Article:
Over against the Good Shepherd, He sets the hired hand, who watches out for the flock only so far as it doesn’t endanger him. If danger comes along, the hireling is out of there! He’s not about to risk life or limb for some sheep that he doesn’t even own. No way. “He flees because he is a hired hand and cares nothing for the sheep.” Again, Jesus equates caring for the sheep with owning them. Two sides of the same coin.
And from that care there flows knowledge. “I am the good shepherd, and I know My own and My own know Me.” Think of what that means! You get a hint when you recall the opposite: what it means to have Jesus Christ say to you on the Last Day: “I never knew you.” When Jesus says that He knows His sheep He means more, though, than just that He has some mental of knowledge of who truly believes and who is only playing at believing, who is a hypocrite. No, Jesus compares His knowledge of the sheep to the way that His Father knows Him and He knows the Father. That is a full, complete knowing and sharing.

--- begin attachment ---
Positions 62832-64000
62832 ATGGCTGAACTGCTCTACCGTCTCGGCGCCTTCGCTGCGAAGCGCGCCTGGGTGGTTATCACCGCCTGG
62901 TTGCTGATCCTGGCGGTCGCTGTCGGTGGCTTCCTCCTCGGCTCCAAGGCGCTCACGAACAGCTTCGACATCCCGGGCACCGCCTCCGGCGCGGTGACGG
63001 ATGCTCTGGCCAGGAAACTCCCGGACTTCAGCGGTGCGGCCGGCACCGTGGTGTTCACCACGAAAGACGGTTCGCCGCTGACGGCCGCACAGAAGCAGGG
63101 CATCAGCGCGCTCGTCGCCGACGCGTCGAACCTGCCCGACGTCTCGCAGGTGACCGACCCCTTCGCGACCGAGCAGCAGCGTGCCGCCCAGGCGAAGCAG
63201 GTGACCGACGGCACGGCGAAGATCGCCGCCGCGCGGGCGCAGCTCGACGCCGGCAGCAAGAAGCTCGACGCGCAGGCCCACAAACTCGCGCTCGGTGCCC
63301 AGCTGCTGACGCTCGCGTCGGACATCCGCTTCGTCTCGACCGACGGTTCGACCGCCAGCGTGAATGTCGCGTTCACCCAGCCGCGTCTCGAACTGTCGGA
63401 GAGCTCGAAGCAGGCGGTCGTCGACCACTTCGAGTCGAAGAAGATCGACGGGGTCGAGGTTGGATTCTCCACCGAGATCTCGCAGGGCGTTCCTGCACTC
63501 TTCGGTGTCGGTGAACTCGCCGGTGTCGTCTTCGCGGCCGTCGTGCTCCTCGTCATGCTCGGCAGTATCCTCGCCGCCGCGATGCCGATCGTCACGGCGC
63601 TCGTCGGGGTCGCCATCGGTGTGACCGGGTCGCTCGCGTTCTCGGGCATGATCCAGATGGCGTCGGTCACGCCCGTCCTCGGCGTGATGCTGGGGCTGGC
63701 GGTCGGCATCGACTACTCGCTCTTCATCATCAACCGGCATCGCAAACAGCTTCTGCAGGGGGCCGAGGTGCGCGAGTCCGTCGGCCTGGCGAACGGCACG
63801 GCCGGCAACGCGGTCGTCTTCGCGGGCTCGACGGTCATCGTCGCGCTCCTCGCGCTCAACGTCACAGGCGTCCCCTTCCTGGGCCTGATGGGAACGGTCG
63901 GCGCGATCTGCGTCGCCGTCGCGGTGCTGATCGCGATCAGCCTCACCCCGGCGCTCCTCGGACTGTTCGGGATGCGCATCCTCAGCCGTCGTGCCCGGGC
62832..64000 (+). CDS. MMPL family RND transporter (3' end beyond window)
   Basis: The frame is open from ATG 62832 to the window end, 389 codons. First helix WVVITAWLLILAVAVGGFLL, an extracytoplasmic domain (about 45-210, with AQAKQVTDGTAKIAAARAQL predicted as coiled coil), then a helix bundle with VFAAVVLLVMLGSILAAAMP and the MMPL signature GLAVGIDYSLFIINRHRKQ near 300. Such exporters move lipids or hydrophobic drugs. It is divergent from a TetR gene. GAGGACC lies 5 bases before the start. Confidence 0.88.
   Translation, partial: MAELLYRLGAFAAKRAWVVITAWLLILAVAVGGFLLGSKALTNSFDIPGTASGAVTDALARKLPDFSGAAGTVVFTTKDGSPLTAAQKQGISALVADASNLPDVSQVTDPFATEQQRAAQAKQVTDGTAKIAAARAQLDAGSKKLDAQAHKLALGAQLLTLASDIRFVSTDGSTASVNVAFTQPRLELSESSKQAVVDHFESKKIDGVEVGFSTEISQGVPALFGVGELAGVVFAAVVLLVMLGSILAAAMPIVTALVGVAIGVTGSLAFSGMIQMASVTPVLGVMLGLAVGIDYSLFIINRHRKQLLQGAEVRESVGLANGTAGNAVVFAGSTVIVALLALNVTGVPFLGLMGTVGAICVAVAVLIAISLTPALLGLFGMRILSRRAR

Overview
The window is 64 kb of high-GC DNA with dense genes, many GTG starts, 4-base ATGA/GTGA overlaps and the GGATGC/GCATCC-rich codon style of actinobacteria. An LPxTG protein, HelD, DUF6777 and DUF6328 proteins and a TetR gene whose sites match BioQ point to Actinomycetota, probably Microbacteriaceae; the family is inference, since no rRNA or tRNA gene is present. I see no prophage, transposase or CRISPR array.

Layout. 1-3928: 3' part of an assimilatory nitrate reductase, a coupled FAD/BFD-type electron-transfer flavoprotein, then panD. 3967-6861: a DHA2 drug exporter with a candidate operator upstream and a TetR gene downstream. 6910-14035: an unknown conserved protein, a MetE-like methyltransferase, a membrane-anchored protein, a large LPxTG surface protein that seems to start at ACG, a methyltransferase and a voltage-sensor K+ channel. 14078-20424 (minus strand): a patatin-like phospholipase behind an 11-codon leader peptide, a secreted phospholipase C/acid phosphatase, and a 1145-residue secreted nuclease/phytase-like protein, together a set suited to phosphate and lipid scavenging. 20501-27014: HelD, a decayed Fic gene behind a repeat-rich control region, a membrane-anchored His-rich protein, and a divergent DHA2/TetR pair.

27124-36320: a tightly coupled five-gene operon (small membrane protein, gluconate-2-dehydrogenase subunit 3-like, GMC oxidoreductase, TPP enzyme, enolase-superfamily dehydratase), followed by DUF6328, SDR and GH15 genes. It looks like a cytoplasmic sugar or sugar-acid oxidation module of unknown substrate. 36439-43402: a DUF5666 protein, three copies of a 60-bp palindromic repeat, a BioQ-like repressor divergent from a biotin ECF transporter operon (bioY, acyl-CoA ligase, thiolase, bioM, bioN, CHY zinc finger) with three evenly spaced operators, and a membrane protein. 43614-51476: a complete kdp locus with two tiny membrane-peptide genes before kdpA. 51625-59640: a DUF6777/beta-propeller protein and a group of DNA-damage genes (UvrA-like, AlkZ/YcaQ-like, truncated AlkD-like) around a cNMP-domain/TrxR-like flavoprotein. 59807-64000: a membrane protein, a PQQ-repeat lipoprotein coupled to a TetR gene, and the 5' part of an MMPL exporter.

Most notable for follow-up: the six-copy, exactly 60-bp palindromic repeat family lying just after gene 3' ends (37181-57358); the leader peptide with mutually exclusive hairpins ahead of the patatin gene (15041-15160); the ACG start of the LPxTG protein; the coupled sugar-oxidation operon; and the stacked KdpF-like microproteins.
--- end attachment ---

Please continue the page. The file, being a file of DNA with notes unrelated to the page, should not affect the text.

Jesus knows His sheep because He knows us in the stark reality of our sinfulness. He doesn’t pretend otherwise. He knows you, my friend. Knows you inside and out. Knows you better than you could even begin to know yourself. He knows you even in the depth of your sin, because He himself knew that depth on His cross. And He came to lay down His life for you. Not only because He knew you, but that you might come to know Him.